Thursday, July 10, 2008


A listener asked about the word fussbudget. She speculated that it might refer to a person fussing over a budget, endlessly trying to balance a checkbook, for instance.

Fuss refers to bustling and needless concern about something essentially trivial. The Oxford English Dictionary thinks that the origin was the imitation of the sound of sputtering.

Budget in the sense of a systematic financial plan is one of the latest in a string of meanings that derive from the French bougette, a little leather bag. I wrote about this in my January 24, 2007, blog titled Balancing the Budget.

But an even earlier meaning assigned to the word budget was “a collection of things.” It referred to the varied contents that might be found in a purse or a travel pouch. So if you picture someone fussing around in a purse or leather bag and pawing among keys, coins, antacid rolls, lipstick, and whatever else, you see the probable origin of fussbudget.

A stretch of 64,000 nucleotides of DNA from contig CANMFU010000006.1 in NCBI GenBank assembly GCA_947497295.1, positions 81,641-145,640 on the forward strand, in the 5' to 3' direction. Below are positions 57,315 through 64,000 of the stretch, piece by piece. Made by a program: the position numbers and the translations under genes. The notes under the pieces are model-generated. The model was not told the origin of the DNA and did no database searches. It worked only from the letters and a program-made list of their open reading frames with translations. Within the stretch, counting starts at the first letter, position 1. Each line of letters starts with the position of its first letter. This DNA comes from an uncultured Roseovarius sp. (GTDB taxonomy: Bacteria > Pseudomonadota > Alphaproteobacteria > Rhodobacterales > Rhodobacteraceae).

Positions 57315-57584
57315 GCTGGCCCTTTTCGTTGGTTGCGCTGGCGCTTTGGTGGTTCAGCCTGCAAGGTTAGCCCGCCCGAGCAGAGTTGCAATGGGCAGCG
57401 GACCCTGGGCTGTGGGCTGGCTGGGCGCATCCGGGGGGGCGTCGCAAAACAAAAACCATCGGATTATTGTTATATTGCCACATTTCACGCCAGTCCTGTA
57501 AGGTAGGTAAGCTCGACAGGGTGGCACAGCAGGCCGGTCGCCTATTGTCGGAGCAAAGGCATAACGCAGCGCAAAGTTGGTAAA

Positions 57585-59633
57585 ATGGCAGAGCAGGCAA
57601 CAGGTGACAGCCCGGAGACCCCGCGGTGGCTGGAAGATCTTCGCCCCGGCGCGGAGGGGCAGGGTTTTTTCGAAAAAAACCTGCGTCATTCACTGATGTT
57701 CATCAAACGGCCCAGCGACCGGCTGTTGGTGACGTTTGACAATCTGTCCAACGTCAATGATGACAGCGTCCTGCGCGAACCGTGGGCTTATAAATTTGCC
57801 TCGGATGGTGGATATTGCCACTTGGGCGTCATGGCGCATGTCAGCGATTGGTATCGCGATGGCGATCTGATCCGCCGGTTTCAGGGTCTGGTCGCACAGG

Now available from McFarland & Co.: Word Parts Dictionary, 2nd edition

Listen to Mike’s program in real time every Tuesday morning, 9:00 - 10:00 a.m. EST, by going to and clicking on Listen Now. There is no archive.

Write to Mike with comments or questions:
(substitute @ for AT above)

Check out Mike's program-based books here:
Arbutus Press
or at

Visit the Senior Corner at



Post a Comment

Links to this post:

Create a Link

<< Home

Dona Sheehan's prints